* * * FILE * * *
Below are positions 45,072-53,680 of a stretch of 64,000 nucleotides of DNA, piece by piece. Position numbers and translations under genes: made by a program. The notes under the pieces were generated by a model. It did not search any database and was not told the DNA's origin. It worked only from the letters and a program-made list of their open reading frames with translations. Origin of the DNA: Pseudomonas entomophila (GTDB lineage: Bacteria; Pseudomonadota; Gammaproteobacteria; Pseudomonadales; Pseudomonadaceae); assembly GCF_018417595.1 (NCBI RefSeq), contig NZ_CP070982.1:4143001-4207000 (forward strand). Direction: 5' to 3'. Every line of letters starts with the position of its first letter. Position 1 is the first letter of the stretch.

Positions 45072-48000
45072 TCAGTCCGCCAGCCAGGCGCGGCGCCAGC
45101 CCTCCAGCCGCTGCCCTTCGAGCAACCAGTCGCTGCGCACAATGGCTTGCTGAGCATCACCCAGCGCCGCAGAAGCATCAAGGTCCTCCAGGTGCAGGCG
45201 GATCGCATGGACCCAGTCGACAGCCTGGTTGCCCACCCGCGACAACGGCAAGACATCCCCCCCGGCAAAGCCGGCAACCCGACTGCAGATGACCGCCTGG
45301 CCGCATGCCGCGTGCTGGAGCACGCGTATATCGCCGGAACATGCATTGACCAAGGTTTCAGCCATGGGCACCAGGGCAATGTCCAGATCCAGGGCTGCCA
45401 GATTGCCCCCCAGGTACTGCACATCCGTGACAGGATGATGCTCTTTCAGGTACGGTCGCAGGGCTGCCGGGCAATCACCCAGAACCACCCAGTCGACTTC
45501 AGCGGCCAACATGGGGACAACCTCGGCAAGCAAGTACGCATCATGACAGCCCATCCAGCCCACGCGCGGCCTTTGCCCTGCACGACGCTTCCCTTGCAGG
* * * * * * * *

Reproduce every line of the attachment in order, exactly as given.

Below are positions 45,072-53,680 of a stretch of 64,000 nucleotides of DNA, piece by piece. Position numbers and translations under genes: made by a program. The notes under the pieces were generated by a model. It did not search any database and was not told the DNA's origin. It worked only from the letters and a program-made list of their open reading frames with translations. Origin of the DNA: Pseudomonas entomophila (GTDB lineage: Bacteria; Pseudomonadota; Gammaproteobacteria; Pseudomonadales; Pseudomonadaceae); assembly GCF_018417595.1 (NCBI RefSeq), contig NZ_CP070982.1:4143001-4207000 (forward strand). Direction: 5' to 3'. Every line of letters starts with the position of its first letter. Position 1 is the first letter of the stretch.

Positions 45072-48000
45072 TCAGTCCGCCAGCCAGGCGCGGCGCCAGC
45101 CCTCCAGCCGCTGCCCTTCGAGCAACCAGTCGCTGCGCACAATGGCTTGCTGAGCATCACCCAGCGCCGCAGAAGCATCAAGGTCCTCCAGGTGCAGGCG
45201 GATCGCATGGACCCAGTCGACAGCCTGGTTGCCCACCCGCGACAACGGCAAGACATCCCCCCCGGCAAAGCCGGCAACCCGACTGCAGATGACCGCCTGG
45301 CCGCATGCCGCGTGCTGGAGCACGCGTATATCGCCGGAACATGCATTGACCAAGGTTTCAGCCATGGGCACCAGGGCAATGTCCAGATCCAGGGCTGCCA
45401 GATTGCCCCCCAGGTACTGCACATCCGTGACAGGATGATGCTCTTTCAGGTACGGTCGCAGGGCTGCCGGGCAATCACCCAGAACCACCCAGTCGACTTC
45501 AGCGGCCAACATGGGGACAACCTCGGCAAGCAAGTACGCATCATGACAGCCCATCCAGCCCACGCGCGGCCTTTGCCCTGCACGACGCTTCCCTTGCAGG